Desperately wanting to matter

On a glorious springtime visit to San Francisco — where the “if it feels good do it” culture is reflected in the bumper sticker “Your body may be a temple, but mine’s an amusement park” — I was struck by the tattooing trend, as if body art is the modern version of big shoulder pads or miniskirts, not a sign of rebellion. Personally, I prefer art on a canvas, not a human chest, though in healthy societies, beauty is in the eye of the beholder.

Then I encountered a scantily clad, tattoo-festooned woman on whose neck and jaw was emblazoned the ultimate gotcha question: “Who are you to judge?” Disarmed and unnerved by her determination to discredit judgmental passers-by, and before I could Think Again, I felt shame. After all, what compassionate, well-meaning person could answer her question without seeming prejudicial? Don’t we judge people by the content of their character, not the color of their skin — even when it’s multi-variegated dragons or flowers?

Like the branding on her skin, this encounter, though fleeting, stuck with me. Whether wearing a scornful signpost to the world actually makes her feel good, it made me feel bad. Was this her intention? Why provoke defensiveness and discord in a world that suffers from too much already? Wouldn’t she be happier if passers-by smiled rather than recoiled, and wouldn’t more smiling passers-by make the world a better place?

In his book “Living a Life That Matters,” Rabbi Harold Kushner offers answers: “Because we find ourselves in so many settings that proclaim our insignificance, … some people do desperate things to reassure themselves that they matter to the world.”

As if anticipating Miley Cyrus’ recent unseemly televised antics, Kushner wrote, attention-seekers “confuse notoriety with celebrity, and celebrity with importance. … They may come across as pitiable … but their story holds the attention of millions of Americans. They matter.”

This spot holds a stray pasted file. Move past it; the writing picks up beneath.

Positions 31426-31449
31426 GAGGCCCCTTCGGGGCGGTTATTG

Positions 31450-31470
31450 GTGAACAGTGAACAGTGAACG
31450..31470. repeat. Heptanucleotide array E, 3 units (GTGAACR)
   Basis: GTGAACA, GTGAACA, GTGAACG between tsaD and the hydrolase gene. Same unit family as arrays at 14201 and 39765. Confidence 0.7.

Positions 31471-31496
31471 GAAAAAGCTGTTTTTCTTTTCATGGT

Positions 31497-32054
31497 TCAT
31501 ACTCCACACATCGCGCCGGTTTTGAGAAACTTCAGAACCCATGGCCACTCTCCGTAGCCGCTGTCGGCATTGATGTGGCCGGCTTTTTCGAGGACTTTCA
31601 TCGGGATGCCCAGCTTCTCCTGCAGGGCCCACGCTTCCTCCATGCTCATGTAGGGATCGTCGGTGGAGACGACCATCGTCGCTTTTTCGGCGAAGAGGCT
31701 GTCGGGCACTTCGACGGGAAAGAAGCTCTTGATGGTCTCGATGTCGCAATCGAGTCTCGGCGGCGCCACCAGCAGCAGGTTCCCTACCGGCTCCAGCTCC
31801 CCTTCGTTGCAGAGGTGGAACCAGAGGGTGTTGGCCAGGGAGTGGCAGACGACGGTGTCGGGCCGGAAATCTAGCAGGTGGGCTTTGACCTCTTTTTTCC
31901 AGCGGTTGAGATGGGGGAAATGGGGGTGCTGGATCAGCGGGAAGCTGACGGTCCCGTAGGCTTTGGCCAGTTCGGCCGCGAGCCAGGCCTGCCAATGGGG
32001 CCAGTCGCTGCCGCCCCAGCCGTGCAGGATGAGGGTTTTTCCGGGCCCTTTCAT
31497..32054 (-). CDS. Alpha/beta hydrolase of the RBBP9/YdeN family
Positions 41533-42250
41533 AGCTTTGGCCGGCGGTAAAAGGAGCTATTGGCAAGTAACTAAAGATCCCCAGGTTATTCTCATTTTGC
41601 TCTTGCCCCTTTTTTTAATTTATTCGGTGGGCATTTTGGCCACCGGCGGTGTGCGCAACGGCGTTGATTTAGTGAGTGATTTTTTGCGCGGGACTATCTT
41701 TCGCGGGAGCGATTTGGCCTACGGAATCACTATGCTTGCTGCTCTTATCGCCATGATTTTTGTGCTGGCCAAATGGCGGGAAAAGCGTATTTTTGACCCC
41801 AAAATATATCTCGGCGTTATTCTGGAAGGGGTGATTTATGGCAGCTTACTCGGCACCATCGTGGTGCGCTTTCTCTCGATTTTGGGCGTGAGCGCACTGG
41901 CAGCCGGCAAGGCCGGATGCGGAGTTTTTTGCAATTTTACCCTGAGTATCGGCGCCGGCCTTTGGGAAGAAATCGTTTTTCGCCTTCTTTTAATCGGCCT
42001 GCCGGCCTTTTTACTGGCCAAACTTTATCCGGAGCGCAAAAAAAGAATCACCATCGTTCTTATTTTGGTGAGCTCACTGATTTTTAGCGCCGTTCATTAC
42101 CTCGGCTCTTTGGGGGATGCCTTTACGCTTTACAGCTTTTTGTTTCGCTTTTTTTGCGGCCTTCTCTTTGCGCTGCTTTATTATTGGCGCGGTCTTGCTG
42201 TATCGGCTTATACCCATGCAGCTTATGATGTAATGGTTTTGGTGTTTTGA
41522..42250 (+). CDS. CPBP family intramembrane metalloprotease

But what kind of epitaph is “She desperately wanted to matter”? Wouldn’t a better tombstone read, “She did the right thing even when no one was looking?”

One needn’t be the Dalai Lama to know that every day, in seemingly insignificant ways, we can promote goodness, compassion and peace and help repair the world. “And if you can’t help (others),” the Dalai Lama did say, “at least don’t hurt them.”

Holocaust survivor and celebrated psychiatrist Viktor Frankl wrote this advice in his memoir, “Man’s Search for Meaning”: “Live as if you were living already for the second time and as if you had acted the first time as wrongly as you are about to act now!”
In the camps, Frankl found meaning by clinging to his beloved wife’s image; finding decency, even in German guards; and helping comrades persevere, confirming Friedrich Nietzsche’s insight that “he who has a why to live for can bear with almost any how.”

After selling millions of books, and aware its popularity was “an expression of the misery of our time,” Frankl offered this counsel in the 1992 edition: “Happiness, cannot be pursued; it must ensue, and it only does so as the unintended side-effect of one’s dedication to a cause greater than oneself or as the by-product of one’s surrender to a person other than oneself.”

It’s a shame it often takes a traumatic experience to uncover these truths. Mine happened this summer after being diagnosed with breast cancer, which is the reason for the brief hiatus from this column. Cancer is a great equalizer since it knows no prejudice as to whom it afflicts and, at first, the afflicted know only disappointment, uncertainty and fear.
Yet being vulnerable opens one’s heart to generosity and consolation and to random acts of kindness performed by compassionate strangers: the MRI-technician who mercifully held my hand and wiped my tears, the friends who put aside their concerns to help divert me from mine, the cancer survivors who inspired me to see hope, the doctors whose patience with my questions comforted me, and the family members who supported me through it all.

After a harrowing few weeks, and a good pathology report, I took a previously planned trip to Israel, where I stood at the Western Wall — the holiest place in Judaism — not to ask anything of God but to thank God for my many blessings. And as I welcomed the new year on Rosh Hashanah, I felt a heavenly jolt when I recited the Shehecheyanu blessing, which thanks God for sustaining and bringing us to this moment.

What makes us matter in a world where we often can feel insignificant is not how we brand ourselves as individuals — it’s the mark we stamp on others’ hearts and the legacy we leave the world. As the ancient Talmud teaches, “a good person, even in death, is still alive.”
Think Again — rather than “If it feels good, do it,” wouldn’t a better life creed be “If it makes others feel good, do it?”

Melanie Sturm lives in Aspen. She reminds readers to Think Again. You might change your mind. She welcomes comments at melanie@thinkagainusa.com.

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